Intravenous pressure may be estimated clinically by either direct or indirect methods. The former is accomplished by the use of a hollow needle or trocar inserted into a vein and connected with a suitable manometer, while the indirect methods are based on the principle of measuring the external pressure necessary to obliterate the vein so that it is no longer visible above the surface of the skin.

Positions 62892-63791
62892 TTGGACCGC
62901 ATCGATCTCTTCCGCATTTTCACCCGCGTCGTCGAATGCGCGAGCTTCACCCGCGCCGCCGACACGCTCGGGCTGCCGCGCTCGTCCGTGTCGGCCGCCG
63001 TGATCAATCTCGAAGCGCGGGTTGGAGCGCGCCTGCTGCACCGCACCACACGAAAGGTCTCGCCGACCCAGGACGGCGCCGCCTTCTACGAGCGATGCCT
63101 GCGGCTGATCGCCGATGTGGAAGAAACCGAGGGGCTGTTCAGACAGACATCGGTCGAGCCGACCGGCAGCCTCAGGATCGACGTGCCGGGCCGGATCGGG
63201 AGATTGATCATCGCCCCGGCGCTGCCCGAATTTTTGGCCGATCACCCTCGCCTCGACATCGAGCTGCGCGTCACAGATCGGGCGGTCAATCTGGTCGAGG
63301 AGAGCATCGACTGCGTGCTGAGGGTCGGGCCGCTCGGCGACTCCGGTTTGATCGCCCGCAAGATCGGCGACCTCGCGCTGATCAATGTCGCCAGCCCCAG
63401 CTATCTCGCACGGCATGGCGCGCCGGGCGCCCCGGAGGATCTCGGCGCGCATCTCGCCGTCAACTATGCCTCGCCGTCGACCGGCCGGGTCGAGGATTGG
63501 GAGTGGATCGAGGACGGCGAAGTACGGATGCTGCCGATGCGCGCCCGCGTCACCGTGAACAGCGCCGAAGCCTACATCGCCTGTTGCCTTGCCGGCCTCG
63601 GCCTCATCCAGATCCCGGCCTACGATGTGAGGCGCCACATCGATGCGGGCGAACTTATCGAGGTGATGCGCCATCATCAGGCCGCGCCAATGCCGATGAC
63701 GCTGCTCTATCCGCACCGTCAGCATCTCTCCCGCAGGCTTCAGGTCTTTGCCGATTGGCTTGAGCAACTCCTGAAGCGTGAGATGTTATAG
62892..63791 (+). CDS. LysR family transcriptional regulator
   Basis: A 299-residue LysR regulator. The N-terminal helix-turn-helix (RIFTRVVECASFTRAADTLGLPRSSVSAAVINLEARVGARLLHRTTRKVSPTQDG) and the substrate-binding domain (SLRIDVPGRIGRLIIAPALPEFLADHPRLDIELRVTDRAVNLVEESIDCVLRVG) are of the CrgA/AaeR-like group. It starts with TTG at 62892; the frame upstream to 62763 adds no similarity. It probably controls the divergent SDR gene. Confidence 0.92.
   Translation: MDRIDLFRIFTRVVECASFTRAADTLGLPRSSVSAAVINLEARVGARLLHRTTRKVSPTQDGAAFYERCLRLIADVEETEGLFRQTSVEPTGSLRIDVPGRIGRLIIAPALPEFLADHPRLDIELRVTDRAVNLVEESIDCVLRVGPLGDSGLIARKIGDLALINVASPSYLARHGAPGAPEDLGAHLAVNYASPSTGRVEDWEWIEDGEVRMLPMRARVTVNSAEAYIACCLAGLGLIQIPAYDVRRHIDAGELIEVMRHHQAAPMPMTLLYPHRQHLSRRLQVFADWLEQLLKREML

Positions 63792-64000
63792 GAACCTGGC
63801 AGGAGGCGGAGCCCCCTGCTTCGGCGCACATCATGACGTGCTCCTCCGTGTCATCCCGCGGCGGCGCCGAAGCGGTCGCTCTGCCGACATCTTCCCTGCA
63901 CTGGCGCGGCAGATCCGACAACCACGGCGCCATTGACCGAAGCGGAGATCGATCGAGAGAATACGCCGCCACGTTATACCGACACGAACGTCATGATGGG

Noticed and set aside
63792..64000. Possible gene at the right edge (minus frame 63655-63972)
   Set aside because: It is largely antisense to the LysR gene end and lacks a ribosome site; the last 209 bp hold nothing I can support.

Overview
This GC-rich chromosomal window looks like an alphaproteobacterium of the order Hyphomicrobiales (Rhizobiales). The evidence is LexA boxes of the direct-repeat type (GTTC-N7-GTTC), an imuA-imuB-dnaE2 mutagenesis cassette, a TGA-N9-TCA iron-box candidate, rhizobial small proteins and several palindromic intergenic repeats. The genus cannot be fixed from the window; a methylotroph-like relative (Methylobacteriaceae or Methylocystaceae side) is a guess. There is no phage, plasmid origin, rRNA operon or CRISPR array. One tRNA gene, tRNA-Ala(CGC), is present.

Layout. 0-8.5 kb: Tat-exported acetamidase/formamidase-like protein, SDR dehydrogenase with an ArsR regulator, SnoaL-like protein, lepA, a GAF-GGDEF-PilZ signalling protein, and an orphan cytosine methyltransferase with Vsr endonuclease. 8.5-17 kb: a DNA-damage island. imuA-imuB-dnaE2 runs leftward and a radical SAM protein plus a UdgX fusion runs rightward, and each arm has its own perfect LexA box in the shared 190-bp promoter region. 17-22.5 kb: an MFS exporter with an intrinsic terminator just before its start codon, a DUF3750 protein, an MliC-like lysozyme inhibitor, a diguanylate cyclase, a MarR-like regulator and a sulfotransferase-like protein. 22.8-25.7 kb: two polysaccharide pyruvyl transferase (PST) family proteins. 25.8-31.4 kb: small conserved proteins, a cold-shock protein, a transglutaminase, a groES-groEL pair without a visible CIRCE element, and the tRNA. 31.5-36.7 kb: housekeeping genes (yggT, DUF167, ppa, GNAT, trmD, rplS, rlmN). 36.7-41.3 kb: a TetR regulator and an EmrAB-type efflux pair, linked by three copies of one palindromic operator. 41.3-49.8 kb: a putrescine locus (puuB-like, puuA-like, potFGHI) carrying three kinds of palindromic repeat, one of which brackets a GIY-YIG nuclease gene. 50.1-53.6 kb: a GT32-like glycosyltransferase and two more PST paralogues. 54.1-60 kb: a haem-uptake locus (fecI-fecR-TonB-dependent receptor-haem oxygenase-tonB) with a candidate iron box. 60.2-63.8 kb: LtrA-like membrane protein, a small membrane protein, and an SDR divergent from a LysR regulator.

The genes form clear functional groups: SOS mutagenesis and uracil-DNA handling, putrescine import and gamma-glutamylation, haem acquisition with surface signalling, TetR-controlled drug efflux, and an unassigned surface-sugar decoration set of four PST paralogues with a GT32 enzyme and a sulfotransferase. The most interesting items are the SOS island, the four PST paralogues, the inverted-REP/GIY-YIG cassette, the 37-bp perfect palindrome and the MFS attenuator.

Determination of intravenous pressure by direct methods has been described by Moritz and von Tabora,1 Schott,2 Bedford and Wright3 and others. Such direct methods, while more accurate, have certain disadvantages which preclude their general use in clinical medicine. The more important objections are the impossibility of frequent determinations in the same patient, the necessary prerequisite of strict asepsis, the possibility of formation of clot in the needle, which interferes with accurate readings and the difficulty sometimes encountered in puncturing a